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Timothy Baker – Q&A

Timothy Baker

Timothy Baker

Timothy C. Baker was born in Baltimore, Maryland and grew up in southern Vermont. He studied at Vassar College and the University of Edinburgh, and now lives in northeast Scotland, where he teaches Scottish and contemporary literature at the University of Aberdeen. He is the author of four books of literary criticism, including Writing Animals and New Forms of Environmental Writing.

Timothy can be found at:
Twitter: @timothycbaker
Instagram: @tcharlesbaker

Tell me what inspired you to write your (debut) memoir?

I’ve wanted to write about my mother for years; she died quite young, and had in some ways a difficult life, and I really wanted to tell her story. When I was a teenager I even tried to write a novel about her life, which was, frankly, terrible. I hatched the basic plan for Reading My Mother Back maybe a decade ago, once I’d written some more academic work and knew what was involved in writing a full-length book, but I needed to sit on it for a while, really just to get enough distance to speak really honestly.

How long did it take to write?

Reading My Mother Back

Reading My Mother Back

The planning took years, although certainly not of continuous work! I spent a lot of time figuring out the structure of the book. The book is about my mother’s life, but I didn’t do research into it, or talk to her family; instead, I tell her story through a series of children’s animal books that I read with her in childhood. I had a long list of possible books that I thought about including, and spent a while both reading through those books, figuring out which would work and which wouldn’t, and reading a lot of other books of this sort – memoirs about grief, and about parent-child relations, and about reading – to see what I liked and didn’t like in each of those. But once I’d done that work, the first draft of the book went incredibly quickly – I had something I could work with in about six months.

Do you have a writing playlist? If so do you want to share it?

I mainly write while listening to the radio, specifically BBC 6 Music, at a very low volume. If I’m choosing the music I’m more likely to listen closely and get distracted, but having the radio on in the background will often give me a surprise inspiration, or just change the pace and focus of my thinking.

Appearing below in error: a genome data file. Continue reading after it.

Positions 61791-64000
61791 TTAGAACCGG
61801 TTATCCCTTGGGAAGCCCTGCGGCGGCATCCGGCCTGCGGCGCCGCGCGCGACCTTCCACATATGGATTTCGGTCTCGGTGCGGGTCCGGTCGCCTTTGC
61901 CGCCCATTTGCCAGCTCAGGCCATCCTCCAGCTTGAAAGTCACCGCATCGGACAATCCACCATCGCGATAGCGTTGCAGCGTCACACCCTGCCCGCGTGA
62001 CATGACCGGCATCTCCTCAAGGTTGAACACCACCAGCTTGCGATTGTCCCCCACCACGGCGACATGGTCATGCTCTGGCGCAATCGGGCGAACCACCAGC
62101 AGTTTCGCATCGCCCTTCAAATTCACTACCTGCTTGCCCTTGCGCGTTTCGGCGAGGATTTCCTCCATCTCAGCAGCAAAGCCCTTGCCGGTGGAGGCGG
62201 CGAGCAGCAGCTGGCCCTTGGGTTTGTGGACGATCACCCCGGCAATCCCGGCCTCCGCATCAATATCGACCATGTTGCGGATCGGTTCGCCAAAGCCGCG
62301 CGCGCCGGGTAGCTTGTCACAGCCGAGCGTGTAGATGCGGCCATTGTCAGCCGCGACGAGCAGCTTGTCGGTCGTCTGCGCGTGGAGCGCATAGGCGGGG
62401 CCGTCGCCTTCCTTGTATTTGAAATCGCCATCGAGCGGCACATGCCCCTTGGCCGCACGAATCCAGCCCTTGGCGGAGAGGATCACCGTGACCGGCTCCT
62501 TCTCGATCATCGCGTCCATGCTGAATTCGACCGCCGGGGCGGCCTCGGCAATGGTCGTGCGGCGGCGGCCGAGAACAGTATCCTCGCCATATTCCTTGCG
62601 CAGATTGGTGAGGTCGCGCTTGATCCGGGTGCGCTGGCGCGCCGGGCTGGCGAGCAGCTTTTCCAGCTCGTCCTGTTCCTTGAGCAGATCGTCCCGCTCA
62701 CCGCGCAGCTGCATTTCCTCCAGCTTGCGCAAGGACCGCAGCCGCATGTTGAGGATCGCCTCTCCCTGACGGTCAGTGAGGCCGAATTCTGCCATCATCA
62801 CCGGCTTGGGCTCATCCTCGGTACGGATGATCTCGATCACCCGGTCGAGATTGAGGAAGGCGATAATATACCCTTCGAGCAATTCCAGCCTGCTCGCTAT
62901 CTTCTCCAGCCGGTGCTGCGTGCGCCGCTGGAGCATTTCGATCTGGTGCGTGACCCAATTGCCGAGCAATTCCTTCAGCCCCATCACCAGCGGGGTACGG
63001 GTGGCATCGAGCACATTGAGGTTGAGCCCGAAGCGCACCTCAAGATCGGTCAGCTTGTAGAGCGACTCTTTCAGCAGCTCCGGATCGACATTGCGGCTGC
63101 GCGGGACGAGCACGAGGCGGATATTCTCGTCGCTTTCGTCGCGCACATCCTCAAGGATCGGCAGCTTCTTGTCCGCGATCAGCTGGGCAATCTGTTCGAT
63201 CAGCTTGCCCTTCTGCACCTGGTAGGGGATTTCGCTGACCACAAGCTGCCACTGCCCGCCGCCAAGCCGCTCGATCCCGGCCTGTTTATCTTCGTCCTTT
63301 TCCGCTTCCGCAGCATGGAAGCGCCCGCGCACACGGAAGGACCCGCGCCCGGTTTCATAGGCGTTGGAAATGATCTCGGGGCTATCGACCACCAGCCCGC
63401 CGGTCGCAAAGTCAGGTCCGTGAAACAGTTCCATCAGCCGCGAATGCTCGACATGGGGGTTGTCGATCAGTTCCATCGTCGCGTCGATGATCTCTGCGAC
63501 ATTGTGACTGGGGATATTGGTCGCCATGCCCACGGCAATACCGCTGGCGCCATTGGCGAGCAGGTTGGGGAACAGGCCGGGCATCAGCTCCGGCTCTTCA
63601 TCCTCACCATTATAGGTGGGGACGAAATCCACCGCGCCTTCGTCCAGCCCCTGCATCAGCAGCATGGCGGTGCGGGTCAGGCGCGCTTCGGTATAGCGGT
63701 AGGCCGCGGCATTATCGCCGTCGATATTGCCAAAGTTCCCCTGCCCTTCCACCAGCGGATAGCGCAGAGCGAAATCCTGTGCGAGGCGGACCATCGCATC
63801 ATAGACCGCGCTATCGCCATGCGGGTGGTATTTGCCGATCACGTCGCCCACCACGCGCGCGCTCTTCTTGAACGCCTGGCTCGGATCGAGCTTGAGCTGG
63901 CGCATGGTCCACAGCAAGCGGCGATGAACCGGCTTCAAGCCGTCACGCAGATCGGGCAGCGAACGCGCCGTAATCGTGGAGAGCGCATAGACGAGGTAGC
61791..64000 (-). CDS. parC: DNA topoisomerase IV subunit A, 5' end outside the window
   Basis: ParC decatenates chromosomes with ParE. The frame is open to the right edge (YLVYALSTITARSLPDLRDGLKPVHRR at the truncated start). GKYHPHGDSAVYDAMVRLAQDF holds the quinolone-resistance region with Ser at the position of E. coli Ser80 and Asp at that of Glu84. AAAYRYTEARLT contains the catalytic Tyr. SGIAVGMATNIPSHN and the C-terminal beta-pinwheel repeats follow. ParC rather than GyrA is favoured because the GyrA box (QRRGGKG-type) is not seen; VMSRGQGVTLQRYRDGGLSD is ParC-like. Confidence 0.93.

What kind of reactions have you had to your book?

One of the first things I did when I finished a draft was give it to a bunch of friends with very different backgrounds – different ages and nationalities and so on. I think one of the things that I’ve really been pleased about is that different readers find very different things – so some people really focus on the stories about grief or illness, and some people much prefer the discussions of reading. I think what makes me happiest is when someone identifies with a specific element that I might not have considered important, but for them becomes what the book’s really about.

What’s the favourite reaction you’ve had to your book?

I gave the book to a friend of mine who is a mother, who said ‘what I’ve mainly learned from this is “don’t die”’, and I thought that was a pretty good lesson!

What can you tell us about your next book?

I have a lot of different ideas right now, and I’m partly waiting to see how people respond to this one, but I’d like to write about my father more, and specifically about the city of Baltimore, where I lived as a young child but where he spent more of his life.

Do you take notice of online reviews?

Of course. I really admire people who say they can ignore them, but I am, unfortunately, one of those people who will smile or moan for days based on one review.

Would you ever consider writing outside your current genre?

Very much so. There are a few ideas for novels that I’ve had for years, and not been able to make work; I’d love to write for children some day.

What did you do before (or still do) you became a writer?